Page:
Death of Pentheus, Louvre G445, (Agave and Ino)

In Greek mythology, Agave ("illustrious") was the daughter of Cadmus, the king and founder of the city of Thebes, and of the goddess Harmonia. She married Echion, one of the five spartoi, and was the mother of Pentheus, a king of Thebes. She was a Maenad, a follower of Dionysus (also known as Bacchus in Roman mythology).

In Euripides' play, "The Bacchae", Theban Maenads murdered King Pentheus after he banned the worship of Bacchus because he denied Bacchus' divinity. Bacchus, Pentheus' cousin, himself lured Pentheus to the woods, where the Maenads tore him apart and his corpse was mutilated by his own mother, Agave.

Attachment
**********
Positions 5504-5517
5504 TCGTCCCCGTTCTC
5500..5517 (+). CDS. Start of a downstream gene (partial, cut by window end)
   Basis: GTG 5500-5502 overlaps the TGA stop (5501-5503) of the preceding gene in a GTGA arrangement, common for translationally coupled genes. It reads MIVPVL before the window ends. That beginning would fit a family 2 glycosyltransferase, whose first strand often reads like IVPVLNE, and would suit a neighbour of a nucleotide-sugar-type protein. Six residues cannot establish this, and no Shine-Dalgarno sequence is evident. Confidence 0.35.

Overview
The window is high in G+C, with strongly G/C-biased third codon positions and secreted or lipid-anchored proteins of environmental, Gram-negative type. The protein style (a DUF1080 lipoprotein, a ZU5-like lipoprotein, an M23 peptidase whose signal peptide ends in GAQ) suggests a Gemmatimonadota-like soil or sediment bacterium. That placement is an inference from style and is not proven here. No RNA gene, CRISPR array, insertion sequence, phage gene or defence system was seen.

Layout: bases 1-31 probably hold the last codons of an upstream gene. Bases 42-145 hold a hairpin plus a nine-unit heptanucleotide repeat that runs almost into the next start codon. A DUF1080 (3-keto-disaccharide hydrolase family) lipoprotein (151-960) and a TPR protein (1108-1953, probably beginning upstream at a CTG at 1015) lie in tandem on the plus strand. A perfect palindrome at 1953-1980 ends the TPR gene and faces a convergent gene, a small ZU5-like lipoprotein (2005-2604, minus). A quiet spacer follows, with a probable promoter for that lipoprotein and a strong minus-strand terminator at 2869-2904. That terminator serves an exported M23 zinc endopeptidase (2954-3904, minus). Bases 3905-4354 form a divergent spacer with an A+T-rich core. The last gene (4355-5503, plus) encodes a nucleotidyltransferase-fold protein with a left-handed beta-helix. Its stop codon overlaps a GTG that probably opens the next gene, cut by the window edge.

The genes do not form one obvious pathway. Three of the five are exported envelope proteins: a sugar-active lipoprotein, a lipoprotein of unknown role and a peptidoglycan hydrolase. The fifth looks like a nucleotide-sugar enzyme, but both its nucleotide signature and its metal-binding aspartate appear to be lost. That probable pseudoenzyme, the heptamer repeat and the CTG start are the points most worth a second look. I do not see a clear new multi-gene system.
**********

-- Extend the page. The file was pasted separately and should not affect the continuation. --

For this, Agave was exiled from Thebes and fled to Illyria to marry King Lycotherses, and then, according to Hyginus, killed him in order to gain the city for her father Cadmus.

Meidias Vase Painting, Hilaeira, Zeus, Agave, Aphrodite, Eriphyle, Chrysippus, Castor and Polydeuces


Agave is also a daughter of Danaus and the wife of Lycus

Apollod. 2.1.4


Agave is also a a Nereid:

Apollod. 1.2.6

Ovid III, 725.

Mythology Images

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